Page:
The magazine "was well received by its readers but sufficient subscriptions were not forthcoming, and publication ceased with the December 1853 issue. Nothing further is known of the editor until 1866, when she was operating the Provincial Bookstore in Halifax."[3]

In 1869, Katzmann married Halifax businessman William Lawson.[4] She turned over the bookstore to her sister, and became a proper non-working Victorian wife (though she continued to write). She spent much time on "charitable and social causes, particularly those associated with the Church of England."[3] They had one daughter.

Lawson worked a series she had written in the Provincial, "Tales of Our Village,"[5] into the book, History of the Townships of Dartmouth, Preston and Lawrencetown, Halifax County, N.S., for which she won the Akins Historical Prize from King's College in 1887.

She died of cancer in Halifax in 1890.[4]

Her two books, Frankincense and Myrrh (a collection of her poetry) and History of the Townships of Dartmouth, Preston, and Lawrencetown, Halifax County, N.S.," were published posthumously in 1893, edited by poet Constance Fairbanks and historian Harry Piers.


"As a poet Katzmann was prone to generalities, melodramatic effects, and dull religious and moral didacticism — characteristics that mark the verse of contemporary ‘female poets’ in Britain and the United States upon whom she patterned herself," says the Oxford Companion to Canadian Literature, "but she was always technically competent, at her best when writing descriptive verse or charming song-like lyrics."[4]

The Dictionary of Canadian Biography (DCBO) calls her prize-winning historical study, History of the Townships of Dartmouth, Preston and Lawrencetown, Halifax County, N.S., "her enduring contribution to Canadian literature. Although it relies heavily on description and anecdote, and reads much like a Victorian travelogue, the book nevertheless reveals a fine sense of historical detail and comprehension." As well, "although it can in no way be compared to a modern sociological study, it does convey, in a fashion which many early regional histories lack, a colourful sense of the people and the times."[3]


The DCBO says of Katzmann's career: "In an age when women accomplished little beyond the circle of home and charity, her success, although limited to the provincial sphere, was threefold: as the capable and youthful editor of a successful, if short-lived, periodical, as an able businesswoman in a circle dominated by male initiative, and as one of the first native Nova Scotian women to achieve literary recognition, and certainly the first to make an enduring impression."[3]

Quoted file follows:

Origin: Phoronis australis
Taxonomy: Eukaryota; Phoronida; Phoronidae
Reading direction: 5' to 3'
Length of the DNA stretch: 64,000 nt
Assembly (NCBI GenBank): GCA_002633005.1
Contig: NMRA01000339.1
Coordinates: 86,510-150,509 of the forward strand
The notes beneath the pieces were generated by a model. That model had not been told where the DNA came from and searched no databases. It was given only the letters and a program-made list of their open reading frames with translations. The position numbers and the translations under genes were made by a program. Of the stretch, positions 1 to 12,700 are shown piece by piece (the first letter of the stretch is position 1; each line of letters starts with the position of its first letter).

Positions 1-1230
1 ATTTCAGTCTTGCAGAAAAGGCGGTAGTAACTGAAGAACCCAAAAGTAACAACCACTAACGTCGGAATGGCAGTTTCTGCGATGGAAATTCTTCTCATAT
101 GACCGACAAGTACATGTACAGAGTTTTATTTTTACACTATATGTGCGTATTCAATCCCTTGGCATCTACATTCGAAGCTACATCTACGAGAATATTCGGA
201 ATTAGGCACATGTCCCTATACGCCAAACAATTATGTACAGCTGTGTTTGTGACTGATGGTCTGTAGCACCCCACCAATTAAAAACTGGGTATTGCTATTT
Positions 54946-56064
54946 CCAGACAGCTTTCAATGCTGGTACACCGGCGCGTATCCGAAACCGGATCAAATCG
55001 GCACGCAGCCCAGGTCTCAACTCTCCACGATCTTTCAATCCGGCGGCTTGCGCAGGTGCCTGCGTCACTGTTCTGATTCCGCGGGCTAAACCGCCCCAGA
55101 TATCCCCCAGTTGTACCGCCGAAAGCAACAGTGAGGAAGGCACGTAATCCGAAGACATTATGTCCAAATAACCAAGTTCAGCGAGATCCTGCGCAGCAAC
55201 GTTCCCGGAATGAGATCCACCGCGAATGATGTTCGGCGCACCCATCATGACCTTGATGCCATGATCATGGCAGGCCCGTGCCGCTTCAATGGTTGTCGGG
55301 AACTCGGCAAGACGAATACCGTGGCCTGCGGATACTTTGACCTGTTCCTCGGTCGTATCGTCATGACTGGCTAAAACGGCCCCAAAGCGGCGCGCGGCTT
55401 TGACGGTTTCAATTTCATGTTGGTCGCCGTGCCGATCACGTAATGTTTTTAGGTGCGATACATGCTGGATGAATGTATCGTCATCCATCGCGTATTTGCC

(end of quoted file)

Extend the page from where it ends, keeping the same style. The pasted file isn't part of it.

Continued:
Selected worksEdit

  • Frankincense and Myrrh: Selections from the poems of the late Mrs. William Lawson (M.J.K.L.). Harry Piers and Constance Fairbanks ed. Halifax, 1893. (poetry)
  • History of the Townships of Dartmouth, Preston, and Lawrencetown, Harry Piers ed. Halifax, 1893. Halifax: Morton, 1980. (prose)
  • Provincial, or Halifax Monthly Magazine, 1852–53. (edited)

(Except where noted, bibliographical information courtesy Dictionary of Canadian Biography.)[3]


  1. ^ a b c d Lawson 1893, p. 7-.
  2. ^ "Mary Jane Katzmann," Family Search,, Web, May 5, 2011.
  3. ^ a b c d e f g h "Lois K. Kernaghan, "Katzmann, Mary Jane (Lawson)", Dictionary of Canadian Biography Online, Web, May 5, 2011.
  4. ^ a b c d e f "Mary Jane Katzmann," Oxford Companion to Canadian Literature,, Web, May 5, 2011.
  5. ^ Annie Innis Dagg, "Lawson, Mary Jane Katzmann," The Feminine Gaze: A Canadian compendium of non-fiction women authors and their books, 1836-1945 (Wilfrid Laurier U P, 2001), 165, Google Books, Web, May 5, 2001.


  •   This article incorporates text from a publication now in the public domain: Lawson, Mrs. William (1893). Frankincense and Myrrh: Selections from the Poems of Mrs. William Lawson ... (Public domain ed.). Morton & Company.

External linksEdit